Even the Free Software Foundation saw some waves o

first_imgEven the Free Software Foundation saw some waves of controversy this year, with its general counsel Eben Moglen stepping down on Oct. 27 and leaving a vacancy still unfilled in the position. While he did not respond to requests for comment, multiple sources have intimated that his departure came at the behest of Richard Stallman himself, who felt Moglen was no longer in sync with the Foundation and movement. Moglen had been the FSF’s general counsel for more than 20 years.Fortunately, 2016 also saw some major updates to open-source projects. Open-source efforts in the JavaScript world, such as Angular 2, Node.js and Meteor, all grew and expanded their feature sets in 2016.Yet in keeping with the theme of controversy in 2016, Node.js had its own problems. When left-pad, an 11-line bit of code in the NPM repositories, was removed due to its developer becoming irate, it broke thousands of applications around the world, some of them mission-critical.For 2017, you can expect the Node.js and NPM community to continue to mop up after this embarrassing failure. In fact, NodeSource has already taken up the reins by offering an enterprise-focused service that blesses NPM packages as worthy of corporate use.Still, no amount of controversy or success could cover up the biggest open-source news of 2016: Microsoft. In the past, Microsoft had been outright hostile to open source. Even its attempts to make up with the open-source world were ham-fisted, like the company’s CodePlex efforts in 2008, which created what it called an “open-source museum” of look-but-don’t-touch software.Today, however, Microsoft is a veritable pillar of the open-source community. Whether it’s supporting Linux on Azure, or building the next revisions of C# and the .NET platform in the open-source community, Microsoft’s movement to open source has to be the biggest and most dramatic story of the year. Depending on where you stand, 2016 was either the best year ever for open-source software, or it was a year of controversy and danger. While it’s undeniable that 2016 saw more contributors to open source and more open-source projects than any prior year, it’s also true that this was a year of strife for communities, developers and users alike.Chief among those problems would have to be the Dirty COW local privilege escalation attack, a major vulnerability that seems to have been hiding inside the Linux kernel for the past nine years. The discovery of this exploit isn’t necessarily a knock against open-source software as a whole: The bug might never have been found if the sources weren’t also available.The Dirty COW bug, however, highlighted one of the most difficult problems challenging open-source software ecosystems, and one that in particular affects Android. How does one even begin to comprehend how to patch this hole across the Android ecosystem? With billions of Android phones out there, and a huge number of them no longer supported or updated by their manufacturers, it would appear that the Dirty COW will be a going concern in Android until the heat death of the universe.This is just another part of the perpetual fragmentation problems Android has had to deal with from day one. It’s a dramatic difference from the world of servers and desktops, where patches were issued within a month of discovery. Here, Linux has solidified into a reliable platform with long-term support vectors and emergency patch routines and channels. But the Android ecosystem doesn’t even have a concept of long-term support.Elsewhere in the open-source world, the Apache Foundation pushed Jonathan Ellis out of his position as chair of the Apache Cassandra Project. While Ellis’ involvement with the project will in no way decrease, the move was indicative of a larger concern within the Foundation over increasingly blurry lines between commercial enterprise software offerings and their open-source, free counterparts under its jurisdiction.last_img read more

SQL databases seem to be very frustrating when you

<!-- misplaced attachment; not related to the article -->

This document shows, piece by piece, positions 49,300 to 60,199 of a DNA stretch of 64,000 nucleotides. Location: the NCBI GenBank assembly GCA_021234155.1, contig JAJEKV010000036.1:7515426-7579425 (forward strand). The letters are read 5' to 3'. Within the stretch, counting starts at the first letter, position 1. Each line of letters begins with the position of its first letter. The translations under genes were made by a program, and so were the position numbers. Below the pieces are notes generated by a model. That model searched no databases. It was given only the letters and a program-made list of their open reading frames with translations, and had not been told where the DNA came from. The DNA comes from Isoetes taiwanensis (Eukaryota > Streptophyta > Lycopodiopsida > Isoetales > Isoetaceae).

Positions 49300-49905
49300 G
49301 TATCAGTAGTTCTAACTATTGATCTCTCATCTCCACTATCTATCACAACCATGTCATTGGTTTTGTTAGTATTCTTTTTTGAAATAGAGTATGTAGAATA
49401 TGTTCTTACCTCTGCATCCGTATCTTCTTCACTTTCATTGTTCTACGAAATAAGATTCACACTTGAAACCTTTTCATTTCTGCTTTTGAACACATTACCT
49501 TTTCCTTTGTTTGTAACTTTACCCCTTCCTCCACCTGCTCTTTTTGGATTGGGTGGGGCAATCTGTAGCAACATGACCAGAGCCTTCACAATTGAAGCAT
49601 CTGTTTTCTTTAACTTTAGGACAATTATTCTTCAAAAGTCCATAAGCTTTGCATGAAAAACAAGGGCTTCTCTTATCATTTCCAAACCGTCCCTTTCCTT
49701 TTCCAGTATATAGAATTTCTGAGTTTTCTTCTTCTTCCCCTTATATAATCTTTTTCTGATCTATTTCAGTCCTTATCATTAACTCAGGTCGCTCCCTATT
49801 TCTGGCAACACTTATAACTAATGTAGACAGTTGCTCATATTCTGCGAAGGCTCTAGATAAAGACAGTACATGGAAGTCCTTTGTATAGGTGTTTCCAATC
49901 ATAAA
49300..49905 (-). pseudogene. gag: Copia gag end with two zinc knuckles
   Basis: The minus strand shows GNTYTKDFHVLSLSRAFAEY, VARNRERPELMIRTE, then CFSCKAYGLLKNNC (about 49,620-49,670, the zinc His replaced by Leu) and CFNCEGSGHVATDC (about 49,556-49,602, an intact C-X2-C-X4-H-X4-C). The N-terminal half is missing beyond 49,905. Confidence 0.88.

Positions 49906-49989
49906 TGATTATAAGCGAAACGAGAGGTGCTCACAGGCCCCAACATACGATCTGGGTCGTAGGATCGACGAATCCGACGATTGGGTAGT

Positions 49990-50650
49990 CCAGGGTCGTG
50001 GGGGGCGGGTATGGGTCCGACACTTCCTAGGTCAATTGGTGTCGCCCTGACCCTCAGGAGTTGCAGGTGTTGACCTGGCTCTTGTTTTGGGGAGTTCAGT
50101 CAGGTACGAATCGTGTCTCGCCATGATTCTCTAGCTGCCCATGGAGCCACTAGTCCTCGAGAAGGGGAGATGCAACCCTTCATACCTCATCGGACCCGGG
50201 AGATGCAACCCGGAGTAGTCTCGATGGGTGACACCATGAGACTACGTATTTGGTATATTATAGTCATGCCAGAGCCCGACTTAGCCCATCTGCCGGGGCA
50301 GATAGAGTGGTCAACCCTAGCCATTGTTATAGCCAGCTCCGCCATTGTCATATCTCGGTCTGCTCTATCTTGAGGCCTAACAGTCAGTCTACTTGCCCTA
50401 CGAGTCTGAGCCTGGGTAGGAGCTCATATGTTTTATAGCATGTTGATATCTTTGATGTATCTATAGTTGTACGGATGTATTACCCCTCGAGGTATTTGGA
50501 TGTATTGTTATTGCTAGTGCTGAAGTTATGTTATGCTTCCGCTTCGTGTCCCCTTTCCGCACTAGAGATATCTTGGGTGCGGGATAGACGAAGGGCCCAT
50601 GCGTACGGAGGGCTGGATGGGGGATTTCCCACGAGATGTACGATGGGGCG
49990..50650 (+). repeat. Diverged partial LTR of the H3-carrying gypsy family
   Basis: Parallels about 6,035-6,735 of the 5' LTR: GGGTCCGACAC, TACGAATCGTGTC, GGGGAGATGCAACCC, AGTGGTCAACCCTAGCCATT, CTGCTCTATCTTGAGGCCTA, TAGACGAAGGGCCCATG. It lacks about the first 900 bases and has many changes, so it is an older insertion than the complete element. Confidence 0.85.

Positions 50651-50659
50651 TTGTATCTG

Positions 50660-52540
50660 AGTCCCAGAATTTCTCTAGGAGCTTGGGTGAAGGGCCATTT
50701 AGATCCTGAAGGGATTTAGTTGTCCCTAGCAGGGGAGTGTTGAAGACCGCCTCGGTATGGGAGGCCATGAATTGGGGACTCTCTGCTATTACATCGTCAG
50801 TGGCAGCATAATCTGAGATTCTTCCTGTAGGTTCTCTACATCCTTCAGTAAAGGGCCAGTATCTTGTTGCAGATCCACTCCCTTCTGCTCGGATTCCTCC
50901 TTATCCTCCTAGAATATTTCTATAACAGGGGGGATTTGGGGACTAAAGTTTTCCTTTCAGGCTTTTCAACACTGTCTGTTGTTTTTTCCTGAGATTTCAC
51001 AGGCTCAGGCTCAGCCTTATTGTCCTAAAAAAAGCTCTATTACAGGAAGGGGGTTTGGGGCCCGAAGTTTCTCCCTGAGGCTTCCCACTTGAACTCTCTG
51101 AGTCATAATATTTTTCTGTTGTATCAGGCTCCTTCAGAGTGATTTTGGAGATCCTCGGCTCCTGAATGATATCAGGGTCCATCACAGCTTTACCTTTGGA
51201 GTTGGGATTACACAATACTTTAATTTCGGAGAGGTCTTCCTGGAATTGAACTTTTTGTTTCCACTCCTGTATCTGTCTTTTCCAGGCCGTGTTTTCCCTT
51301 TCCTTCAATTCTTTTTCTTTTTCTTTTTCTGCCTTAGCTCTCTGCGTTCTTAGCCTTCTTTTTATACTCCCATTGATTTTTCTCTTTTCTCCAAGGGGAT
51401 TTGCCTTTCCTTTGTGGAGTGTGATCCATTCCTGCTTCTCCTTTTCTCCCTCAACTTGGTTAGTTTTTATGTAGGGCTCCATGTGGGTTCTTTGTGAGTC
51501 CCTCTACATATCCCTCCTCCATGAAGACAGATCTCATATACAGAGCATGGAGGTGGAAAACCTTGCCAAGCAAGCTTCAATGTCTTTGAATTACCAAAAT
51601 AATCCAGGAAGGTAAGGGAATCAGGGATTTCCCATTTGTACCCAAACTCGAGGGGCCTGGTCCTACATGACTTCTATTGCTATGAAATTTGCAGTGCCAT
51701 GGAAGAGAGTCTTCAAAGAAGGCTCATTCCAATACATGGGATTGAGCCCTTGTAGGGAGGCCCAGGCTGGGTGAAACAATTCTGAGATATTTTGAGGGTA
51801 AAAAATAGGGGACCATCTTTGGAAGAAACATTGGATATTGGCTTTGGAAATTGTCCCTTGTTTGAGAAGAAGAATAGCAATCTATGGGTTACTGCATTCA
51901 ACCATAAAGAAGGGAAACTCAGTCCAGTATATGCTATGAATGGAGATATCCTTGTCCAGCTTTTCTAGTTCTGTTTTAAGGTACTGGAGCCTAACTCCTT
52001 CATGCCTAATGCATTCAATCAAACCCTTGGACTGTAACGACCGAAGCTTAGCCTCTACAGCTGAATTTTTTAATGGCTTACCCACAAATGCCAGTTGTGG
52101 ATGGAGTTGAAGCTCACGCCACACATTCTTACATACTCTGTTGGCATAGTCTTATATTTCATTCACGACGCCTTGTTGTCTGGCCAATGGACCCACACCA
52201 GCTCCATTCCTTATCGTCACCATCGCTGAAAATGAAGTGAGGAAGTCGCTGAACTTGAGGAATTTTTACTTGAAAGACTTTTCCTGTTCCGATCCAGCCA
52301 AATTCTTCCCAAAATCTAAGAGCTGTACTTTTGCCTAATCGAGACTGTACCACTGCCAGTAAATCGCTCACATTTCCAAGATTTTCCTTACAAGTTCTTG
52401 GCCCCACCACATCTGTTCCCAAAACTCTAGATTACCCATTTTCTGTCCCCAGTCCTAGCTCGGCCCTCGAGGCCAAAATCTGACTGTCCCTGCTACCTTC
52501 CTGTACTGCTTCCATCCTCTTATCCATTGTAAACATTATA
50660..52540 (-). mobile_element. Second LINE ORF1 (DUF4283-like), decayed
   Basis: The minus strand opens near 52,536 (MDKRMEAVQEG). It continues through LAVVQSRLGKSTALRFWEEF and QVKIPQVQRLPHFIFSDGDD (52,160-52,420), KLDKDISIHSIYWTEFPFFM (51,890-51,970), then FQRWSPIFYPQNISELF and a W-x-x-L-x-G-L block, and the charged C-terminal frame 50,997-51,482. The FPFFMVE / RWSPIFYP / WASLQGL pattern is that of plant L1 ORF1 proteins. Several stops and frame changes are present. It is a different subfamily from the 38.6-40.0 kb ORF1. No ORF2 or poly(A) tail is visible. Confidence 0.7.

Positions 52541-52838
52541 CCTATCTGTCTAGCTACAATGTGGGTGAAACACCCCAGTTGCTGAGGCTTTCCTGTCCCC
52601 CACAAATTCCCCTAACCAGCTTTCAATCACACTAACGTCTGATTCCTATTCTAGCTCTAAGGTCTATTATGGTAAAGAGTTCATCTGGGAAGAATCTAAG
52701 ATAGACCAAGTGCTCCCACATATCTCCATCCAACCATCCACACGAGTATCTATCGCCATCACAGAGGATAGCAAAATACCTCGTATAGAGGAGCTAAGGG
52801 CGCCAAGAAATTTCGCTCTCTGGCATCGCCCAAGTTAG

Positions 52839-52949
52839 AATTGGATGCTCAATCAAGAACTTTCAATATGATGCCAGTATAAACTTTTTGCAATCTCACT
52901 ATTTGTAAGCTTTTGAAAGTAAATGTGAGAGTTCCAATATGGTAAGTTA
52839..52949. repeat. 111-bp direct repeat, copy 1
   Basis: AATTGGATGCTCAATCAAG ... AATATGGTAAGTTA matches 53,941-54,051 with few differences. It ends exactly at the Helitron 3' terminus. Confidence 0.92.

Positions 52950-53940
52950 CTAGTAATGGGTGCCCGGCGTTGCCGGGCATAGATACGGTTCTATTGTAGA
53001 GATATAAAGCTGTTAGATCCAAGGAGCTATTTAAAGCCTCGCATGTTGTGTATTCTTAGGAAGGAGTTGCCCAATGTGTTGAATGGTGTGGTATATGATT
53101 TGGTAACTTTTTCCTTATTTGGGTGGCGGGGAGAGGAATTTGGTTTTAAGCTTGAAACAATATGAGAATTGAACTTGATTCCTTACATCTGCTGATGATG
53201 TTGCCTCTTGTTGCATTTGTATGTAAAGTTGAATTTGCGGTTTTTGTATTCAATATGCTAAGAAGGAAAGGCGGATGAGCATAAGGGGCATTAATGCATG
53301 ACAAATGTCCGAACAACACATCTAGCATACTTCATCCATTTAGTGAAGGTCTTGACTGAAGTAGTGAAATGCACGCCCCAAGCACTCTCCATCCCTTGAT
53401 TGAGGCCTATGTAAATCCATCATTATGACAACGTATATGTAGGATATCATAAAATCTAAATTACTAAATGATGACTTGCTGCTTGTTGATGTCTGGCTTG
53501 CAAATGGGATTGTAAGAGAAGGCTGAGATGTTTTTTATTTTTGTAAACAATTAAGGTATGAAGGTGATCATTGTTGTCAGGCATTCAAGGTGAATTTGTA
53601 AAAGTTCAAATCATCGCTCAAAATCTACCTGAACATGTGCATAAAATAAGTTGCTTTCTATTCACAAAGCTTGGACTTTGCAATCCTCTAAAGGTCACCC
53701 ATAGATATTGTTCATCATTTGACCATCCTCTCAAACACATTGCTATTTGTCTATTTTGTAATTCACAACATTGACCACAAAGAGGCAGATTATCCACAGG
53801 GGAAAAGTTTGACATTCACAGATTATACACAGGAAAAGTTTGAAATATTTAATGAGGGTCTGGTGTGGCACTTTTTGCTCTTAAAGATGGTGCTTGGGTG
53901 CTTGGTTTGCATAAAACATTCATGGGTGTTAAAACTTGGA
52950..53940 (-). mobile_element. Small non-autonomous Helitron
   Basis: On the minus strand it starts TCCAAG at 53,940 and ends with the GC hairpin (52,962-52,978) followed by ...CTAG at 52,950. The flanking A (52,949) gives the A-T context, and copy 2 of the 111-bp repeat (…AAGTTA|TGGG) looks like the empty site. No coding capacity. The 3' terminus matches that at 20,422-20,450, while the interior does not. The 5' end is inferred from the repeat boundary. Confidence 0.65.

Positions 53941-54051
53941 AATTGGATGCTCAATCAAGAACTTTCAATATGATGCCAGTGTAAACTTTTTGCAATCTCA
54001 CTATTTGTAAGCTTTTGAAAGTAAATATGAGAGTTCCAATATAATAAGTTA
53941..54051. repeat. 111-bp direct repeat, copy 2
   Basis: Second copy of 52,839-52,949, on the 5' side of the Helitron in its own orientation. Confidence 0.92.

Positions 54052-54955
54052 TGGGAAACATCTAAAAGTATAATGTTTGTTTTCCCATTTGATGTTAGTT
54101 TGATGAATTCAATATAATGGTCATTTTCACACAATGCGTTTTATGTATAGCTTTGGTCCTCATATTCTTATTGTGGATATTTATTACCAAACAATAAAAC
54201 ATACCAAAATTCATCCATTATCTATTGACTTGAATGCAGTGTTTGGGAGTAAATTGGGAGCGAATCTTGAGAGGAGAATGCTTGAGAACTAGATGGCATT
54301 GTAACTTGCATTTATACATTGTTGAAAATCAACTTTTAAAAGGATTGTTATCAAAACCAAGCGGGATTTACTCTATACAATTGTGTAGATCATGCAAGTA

first_imgSQL databases seem to be very frustrating when you have to convert SQL data constantly into an object-oriented language — whether it’s Python on your server or Java on your app. So maybe we can simply get rid of SQL-based databases altogether. The easiest solution would be to just use a NoSQL database on your backend, so that you can drop JSON documents right into it without any serialization code.But you could also free yourself of the pain of SQL and its related ORMs on the mobile end app if you use an object database. That way, you simply define your schema in a class, and the data you create exists as instances of that class. You work with native objects the whole time on the app, and serialize them only when you have to communicate with the server.Ultimately, the problem is that you have to move from SQLite in your app, to a native model class, to JSON that you can send to your server, into another model class, and finally into SQL again, before your data finally comes to rest on your server. That’s a long trek, and we owe it to our users and our developers to cut out the unnecessary steps that our data takes.Beyond limiting the number of endpoints or serialization and deserialization steps, you can move away from the request-response cycle and towards seeing data as soon as it’s available by adopting reactive principles. Mobile apps bring with them an expectation of constant connectivity, but realizing that with constant HTTP requests can introduce a lot of overhead. Also, you’re making these requests blindly — you don’t actually know if there’s any new data on the other side. A modern reactive app starts by moving to streaming, so that data gets to your device whenever it’s available. Data is pushed to you, instead of pulled from your server.With a guarantee of fresh data, reactivity means that you can let data do the hard work of telling your app what to do next. Instead of refreshing your UI in a callback of a successful request, reactive programming means tying your UI to your data. Whenever new data comes in, the UI automatically adapts to those underlying changes — no need to call an update method. Now, you’ve got fresher data, and much less code meant to wrangle and display it.RESTful APIs give you a predictable, well-defined way to exchange information between your client devices and your servers. But doing it in a way that’s likely to result in the best experience for your users isn’t as simple as getting your app and your server to talk. It involves making sure the right data is being sent as economically as possible, as soon as it’s available, and being displayed to your users the moment it shows up. I started building REST APIs a few years ago because I was desperately in need of a back-end engineer, and it seemed easier for me to just do it myself. That, of course, is how all classic software engineering problems begin and where many startups end, but I thought: How hard could it really be? After all, I’d already finished my mobile app, and I’d designed the necessary algorithms already. I just needed them to run on a server.Predictably, that’s where things got tough. Because for every action you take in an app, you need a corresponding endpoint on the server — and usually multiple methods for each endpoint — so that your app can communicate what it’s doing with the server. And for every bit of data you generate beyond a simple button press, you also need a structured way to communicate that data back to your server, which you usually accomplish by converting data that starts in SQL or as properties on an object into JSON. So, you end up with many endpoints, much serialization code, and many more lines of code for every time you changed your mind about what you want to send or receive from the server.In short, making your mobile app talk to your server is never an easy thing. And the greater your ambitions, the more complex and fragile this dance becomes.In principle, this doesn’t seem like a necessary state of affairs. Often, we take technologies and accept their limitations as fundamental, when really we’re just using the wrong technologies in the wrong contexts. When it comes to building modern mobile apps, it’s high time we accept that we’re victims of server-side and mobile technologies that simply do not like speaking to another. It’s not just development time that gets eaten up by these incompatibilities, either. It’s also the performance of our apps. Every time our apps have to translate another bit of data from JSON to something useful, we slow down the app. Users don’t like that. We also have an opportunity cost: Every joule of energy used to communicate with the server means you can no longer use that joule to do something that the user will actually notice and appreciate.But there’s hope. If code complexity and data incommensurability are the fundamental problems that mean mobile apps suffer under the weight of the RESTful APIs on which they rely, then that points to our solution, too. Let’s make things simpler — by speaking the same language.last_img read more